The Tenacious Mediator: Ten tips for “Moving the Mediation”
Posted on August 31, 2018 by Hilary Linton
If there are three qualities that distinguish a good mediator from a great one, they are: Dangerous curiosity : great mediators are not afraid to follow their curiosity. This takes high level questioning skills to do effectively. In particular it requires gentle, non- judgmental, open-ended questions. Genuine curiosity is easy but it requires the mediator to completely set aside any preconceived judgments about the client and their motives, about explanations for things, and about potential outcomes. Deep compassion : great mediators are genuinely compassionate. They are kind people. They seek to find the reasonable reason for the unreasonable behaviour. They do not react with anger, frustration or judgment about the responses of a “difficult” They put aside their own feelings and opinions and accept that their own feelings are irrelevant to their work. They learn techniques that permit them to “sit with” the discomfort of hearing things they do not like. They replace judgment with a sincere quest for understanding. Relentless tenacity : great mediators do not give up. They seek from the first intake meeting to understand the client’s needs and motivations, and work tirelessly to help each client move productively towards an outcome that achieves as many of their needs as necessary to be “good enough”. They learn strategies and techniques to help the clients accept that the standard of success in mediation is merely “good enough”. They teach their clients how to negotiate safely, meaning they are empowered to listen without implying agreement, problem solve without blame and focus only on the narrowest aspects of a problem necessary in order to solve it.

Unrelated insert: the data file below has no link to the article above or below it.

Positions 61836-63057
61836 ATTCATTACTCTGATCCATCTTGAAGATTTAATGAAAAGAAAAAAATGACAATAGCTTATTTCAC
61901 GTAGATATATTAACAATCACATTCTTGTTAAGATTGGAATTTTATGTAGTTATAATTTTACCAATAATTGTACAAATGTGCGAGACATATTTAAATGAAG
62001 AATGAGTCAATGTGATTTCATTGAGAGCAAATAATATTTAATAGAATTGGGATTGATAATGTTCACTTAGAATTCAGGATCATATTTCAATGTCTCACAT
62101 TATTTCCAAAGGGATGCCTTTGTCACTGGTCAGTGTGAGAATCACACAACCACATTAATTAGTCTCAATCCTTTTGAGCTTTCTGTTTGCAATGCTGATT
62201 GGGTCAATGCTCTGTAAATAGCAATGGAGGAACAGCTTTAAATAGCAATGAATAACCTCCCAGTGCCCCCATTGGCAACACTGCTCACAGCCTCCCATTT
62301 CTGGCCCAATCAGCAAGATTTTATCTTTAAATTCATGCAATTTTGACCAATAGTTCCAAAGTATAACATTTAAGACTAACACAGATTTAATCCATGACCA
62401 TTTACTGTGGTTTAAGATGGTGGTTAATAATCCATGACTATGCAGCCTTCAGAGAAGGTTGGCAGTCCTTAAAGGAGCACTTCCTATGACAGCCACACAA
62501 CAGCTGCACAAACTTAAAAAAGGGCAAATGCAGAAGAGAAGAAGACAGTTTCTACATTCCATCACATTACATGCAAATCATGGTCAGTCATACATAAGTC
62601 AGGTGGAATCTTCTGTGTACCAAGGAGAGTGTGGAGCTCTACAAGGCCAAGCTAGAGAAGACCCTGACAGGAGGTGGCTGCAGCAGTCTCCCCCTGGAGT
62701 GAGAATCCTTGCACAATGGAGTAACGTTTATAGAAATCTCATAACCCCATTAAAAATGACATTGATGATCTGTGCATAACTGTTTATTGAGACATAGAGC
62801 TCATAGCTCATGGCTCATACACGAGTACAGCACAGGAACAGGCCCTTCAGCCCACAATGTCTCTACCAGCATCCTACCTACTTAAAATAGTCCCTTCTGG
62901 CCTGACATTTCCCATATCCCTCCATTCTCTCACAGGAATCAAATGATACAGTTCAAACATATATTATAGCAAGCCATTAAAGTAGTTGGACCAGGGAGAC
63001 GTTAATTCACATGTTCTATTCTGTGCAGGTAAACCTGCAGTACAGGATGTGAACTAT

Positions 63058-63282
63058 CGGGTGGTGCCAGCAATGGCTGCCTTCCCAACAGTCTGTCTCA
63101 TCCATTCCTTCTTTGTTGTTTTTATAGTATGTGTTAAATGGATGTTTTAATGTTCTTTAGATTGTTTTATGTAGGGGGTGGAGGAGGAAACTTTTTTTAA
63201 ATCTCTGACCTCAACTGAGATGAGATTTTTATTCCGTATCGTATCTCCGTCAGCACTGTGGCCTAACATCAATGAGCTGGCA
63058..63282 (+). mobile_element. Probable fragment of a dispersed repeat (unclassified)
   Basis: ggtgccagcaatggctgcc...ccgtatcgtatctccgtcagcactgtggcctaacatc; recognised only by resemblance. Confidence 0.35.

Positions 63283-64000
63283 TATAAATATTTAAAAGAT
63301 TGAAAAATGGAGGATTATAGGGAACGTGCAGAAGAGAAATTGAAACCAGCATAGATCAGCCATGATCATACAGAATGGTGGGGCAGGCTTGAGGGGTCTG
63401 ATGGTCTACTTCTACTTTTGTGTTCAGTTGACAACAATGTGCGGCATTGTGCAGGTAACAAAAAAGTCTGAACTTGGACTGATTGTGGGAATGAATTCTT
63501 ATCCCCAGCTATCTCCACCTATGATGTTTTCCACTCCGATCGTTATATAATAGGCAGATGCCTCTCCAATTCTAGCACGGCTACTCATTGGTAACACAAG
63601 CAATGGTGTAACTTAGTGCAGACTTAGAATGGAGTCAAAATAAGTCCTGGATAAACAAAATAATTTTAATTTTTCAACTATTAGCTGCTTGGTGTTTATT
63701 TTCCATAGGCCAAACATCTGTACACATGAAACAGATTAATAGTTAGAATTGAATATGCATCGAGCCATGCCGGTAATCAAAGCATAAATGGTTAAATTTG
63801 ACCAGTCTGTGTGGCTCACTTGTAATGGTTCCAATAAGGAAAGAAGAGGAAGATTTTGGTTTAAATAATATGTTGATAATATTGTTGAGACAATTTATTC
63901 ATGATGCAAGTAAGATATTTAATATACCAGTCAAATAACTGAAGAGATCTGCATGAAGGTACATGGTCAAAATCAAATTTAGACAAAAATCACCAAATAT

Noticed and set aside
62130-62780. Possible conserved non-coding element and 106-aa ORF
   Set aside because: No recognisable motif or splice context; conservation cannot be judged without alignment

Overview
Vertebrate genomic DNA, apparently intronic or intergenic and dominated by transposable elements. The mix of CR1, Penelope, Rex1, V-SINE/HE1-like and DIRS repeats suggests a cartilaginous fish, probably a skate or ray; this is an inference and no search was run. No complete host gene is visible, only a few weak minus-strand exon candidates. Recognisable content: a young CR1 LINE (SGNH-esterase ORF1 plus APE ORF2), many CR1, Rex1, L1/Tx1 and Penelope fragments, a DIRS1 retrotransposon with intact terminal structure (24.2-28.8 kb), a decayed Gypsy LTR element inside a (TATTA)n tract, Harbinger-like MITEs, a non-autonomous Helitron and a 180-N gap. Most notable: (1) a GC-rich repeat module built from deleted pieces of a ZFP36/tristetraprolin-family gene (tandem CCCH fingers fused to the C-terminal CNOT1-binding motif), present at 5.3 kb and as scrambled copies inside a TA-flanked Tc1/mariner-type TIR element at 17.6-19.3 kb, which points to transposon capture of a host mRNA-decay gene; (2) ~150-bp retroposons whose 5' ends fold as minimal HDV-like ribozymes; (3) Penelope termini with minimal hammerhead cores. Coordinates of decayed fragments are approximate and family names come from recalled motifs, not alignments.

Some tips to help mediators develop these capacities follow: From the intake meeting, begin forming a theory of the case. What is driving the conflict? What are the “elephants under the table”? How does each person handle feelings of conflict with the other? Make your preliminary assessment after each intake, but refrain from believing it until you have met both parties. Once you have formed a theory, question it. It is possible that there is another explanation for the behaviour of the parties? Approach this analysis from the perspective of negotiation power: what is each person’s perception of their negotiation power? Have you got all the information you need to fully understand this? Have you conducted a comprehensive interview about all sources of power, including family violence, coercion, control, depression, anxiety, guilt, fear, rage? Have you enabled the parties to feel safe in disclosing this information to you? If not, continue to meet the parties separately until you feel they have done so. Continue with separate caucuses for this purpose throughout the process. Use all communications with parties (and counsel) to advance your agenda of moving the mediation forward in a way that is safe. Use Bill Eddy’s tip of “B.I.F.F.” (brief, informative, friendly and firm) in all you do. Teach this to the parties and their lawyers when necessary. Encourage them to practice doing this with each Help parties keep track of concessions that have been made and their value. (Realizing that value is often subjective.) You can: Discuss concessions made and given in caucus with each side often. Encourage parties to keep a written list of each side’s concessions. Discourage the making or demanding of concessions before mediation begins and, critically, learn during intake whether this has already happened. If a party has made or demanded a concession prior to the mediation, identify and label it as such. Help the parties understand that concessions are the stuff of mediation and must be fully recognized and properly accounted for if they want to achieve a settlement without duress or resentment, or, worse, reach impasse. Help parties identify their own patterns of behaviour. For example: Without using personality disorder labeling, help the parties each learn and try techniques for managing difficult personalities. Without judgment, engage both parties in strategic bargaining designed to keep the process moving. Identify challenges such as poor impulse control, lack of self-awareness, victimization and use listening and reframing skills to focus each client’s needs and goals to tangible problems to be solved and tangible options for solving them. Stay calm. Anxious clients will mirror your behaviour. Use lists with anxious clients. Identify the feelings you think a client is having with that client, specifically and in caucus. Help the client identify the feeling with words and engage them in discussion about what it will take for them to calm those feelings. Always treat parties with the utmost of respect. You can demonstrate this in many ways: Learn, during intake, the range of communication, insight and problem-solving each client can tolerate. Bluntly discuss what will make each client comfortable and uncomfortable during each intake. Encourage them to tell you their procedural needs. Explain your role from a process vs outcome perspective to help them stay focused on procedural needs. Use your control over the process to keep the mediation within that range. Do not use insight-generating questions with a client who cannot tolerate such questions. Use an empathetic tone of voice and words: “I care about you and want you to have success here. ” Directly acknowledge the emotions of the client: “I can see this is really upsetting for you. ” Use Bill Eddy’s “E.A.R” statements: empathy, attention and respect. Avoid asking a client to consider how they have contributed to the problem if that is taking them outside of the range of conversations with which they can cope. Respect the personalities of your clients. Move the mediation, as soon as possible, to the making of proposals. Do not force clients to explain their proposals. If the other party requires an explanation, use caucus to work with the proposing party to reach an explanation with which the client can live. Teach the parties how to productively bargain: make a proposal. They should respond to proposals received in one of three ways: “Yes” “No—and a counter proposal” “Let me Think About It”—in which case the issue is parked but not forgotten. Use the language of the parties. If you have diagnosed lack of trust to be a driver of the conflict, identify that in joint session. (unless the trust relates to physical safety). Ask them what will it take to reestablish trust. Engage them in small trust-building steps. Keep the concept of trust on the table. Distinguish between personal trust issues (eg/ an affair) and transactional trust issues (eg/ hiding assets. ) To help keep clients focused on moving the mediation forward, ask each, in joint session and in caucus, the same future-focused question over and over: what do you need? Avoid letting them dwell on the past: “What do you need to move forward in this negotiation?” “What do you need from the other person to give them what they want?” “What will it take for you to say yes?” “What will you give the other person to get what you want?” “What are you willing to pay for that”? “At what point is it better for you to accept their offer?” Keep the discussion focused on specific, real consequences. Do this in the context of the voluntary nature of mediation. Keep their respective alternatives (BATNAs) front and centre at all times. Remind parties that they are always free to end the mediation process. Keep the consequences of doing so, or of making a bad settlement, on the table at all times. Empower the parties to stay and keep negotiating or to safely terminate the process at all times: “What are the costs of taking this to trial? How will you fund that?” “How will you fund an order to pay the other person’s costs? Can you think of a better use of that money?” “That is against the law. You could go to jail for that. Are you sure you want to take that risk?” “You can walk away from this mediation right now and let a judge decide. It is not a failure to not reach a settlement.” “What are your options if you do not reach an agreement today?” About Hilary Linton Hilary Linton is a Toronto lawyer, mediator, arbitrator and teacher. After litigating family and civil disputes for 14 years, she started Riverdale Mediation which is internationally recognized for high quality dispute resolution services and innovative ADR training. Hilary has been honoured with the inaugural James G. McLeod Professorship in Family Law at Western University Law School, and the Ontario Bar Association Award of Excellence in ADR in 2014. She has taught many ADR courses as an adjunct professor at Osgoode Hall Law School, Western Law and Toronto Advanced Professional Education.